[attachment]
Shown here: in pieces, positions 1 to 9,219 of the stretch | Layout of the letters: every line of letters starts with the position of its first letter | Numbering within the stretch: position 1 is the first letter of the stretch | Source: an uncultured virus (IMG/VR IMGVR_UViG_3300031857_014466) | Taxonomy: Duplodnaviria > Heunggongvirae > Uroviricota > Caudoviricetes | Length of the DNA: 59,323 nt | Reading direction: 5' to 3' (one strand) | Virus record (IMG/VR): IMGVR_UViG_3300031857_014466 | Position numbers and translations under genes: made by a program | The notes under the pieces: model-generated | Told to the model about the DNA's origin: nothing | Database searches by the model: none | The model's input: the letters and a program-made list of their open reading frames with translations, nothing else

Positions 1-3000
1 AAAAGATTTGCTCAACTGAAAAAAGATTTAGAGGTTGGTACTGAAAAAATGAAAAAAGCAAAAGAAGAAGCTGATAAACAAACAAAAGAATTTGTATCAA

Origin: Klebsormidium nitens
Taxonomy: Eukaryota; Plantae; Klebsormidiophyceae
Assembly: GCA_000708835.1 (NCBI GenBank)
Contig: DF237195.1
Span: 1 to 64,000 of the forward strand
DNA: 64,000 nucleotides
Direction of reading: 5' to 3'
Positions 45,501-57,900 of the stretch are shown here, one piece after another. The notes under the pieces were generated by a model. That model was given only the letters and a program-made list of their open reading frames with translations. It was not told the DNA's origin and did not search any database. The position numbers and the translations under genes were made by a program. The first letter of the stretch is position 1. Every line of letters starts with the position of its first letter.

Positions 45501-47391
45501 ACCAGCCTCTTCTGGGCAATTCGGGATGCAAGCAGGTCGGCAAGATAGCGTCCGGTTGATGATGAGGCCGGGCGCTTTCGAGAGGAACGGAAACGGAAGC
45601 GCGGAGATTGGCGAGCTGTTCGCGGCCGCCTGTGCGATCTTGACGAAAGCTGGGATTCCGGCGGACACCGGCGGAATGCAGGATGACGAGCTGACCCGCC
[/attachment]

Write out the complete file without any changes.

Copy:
Shown here: in pieces, positions 1 to 9,219 of the stretch | Layout of the letters: every line of letters starts with the position of its first letter | Numbering within the stretch: position 1 is the first letter of the stretch | Source: an uncultured virus (IMG/VR IMGVR_UViG_3300031857_014466) | Taxonomy: Duplodnaviria > Heunggongvirae > Uroviricota > Caudoviricetes | Length of the DNA: 59,323 nt | Reading direction: 5' to 3' (one strand) | Virus record (IMG/VR): IMGVR_UViG_3300031857_014466 | Position numbers and translations under genes: made by a program | The notes under the pieces: model-generated | Told to the model about the DNA's origin: nothing | Database searches by the model: none | The model's input: the letters and a program-made list of their open reading frames with translations, nothing else

Positions 1-3000
1 AAAAGATTTGCTCAACTGAAAAAAGATTTAGAGGTTGGTACTGAAAAAATGAAAAAAGCAAAAGAAGAAGCTGATAAACAAACAAAAGAATTTGTATCAA

Origin: Klebsormidium nitens
Taxonomy: Eukaryota; Plantae; Klebsormidiophyceae
Assembly: GCA_000708835.1 (NCBI GenBank)
Contig: DF237195.1
Span: 1 to 64,000 of the forward strand
DNA: 64,000 nucleotides
Direction of reading: 5' to 3'
Positions 45,501-57,900 of the stretch are shown here, one piece after another. The notes under the pieces were generated by a model. That model was given only the letters and a program-made list of their open reading frames with translations. It was not told the DNA's origin and did not search any database. The position numbers and the translations under genes were made by a program. The first letter of the stretch is position 1. Every line of letters starts with the position of its first letter.

Positions 45501-47391
45501 ACCAGCCTCTTCTGGGCAATTCGGGATGCAAGCAGGTCGGCAAGATAGCGTCCGGTTGATGATGAGGCCGGGCGCTTTCGAGAGGAACGGAAACGGAAGC
45601 GCGGAGATTGGCGAGCTGTTCGCGGCCGCCTGTGCGATCTTGACGAAAGCTGGGATTCCGGCGGACACCGGCGGAATGCAGGATGACGAGCTGACCCGCC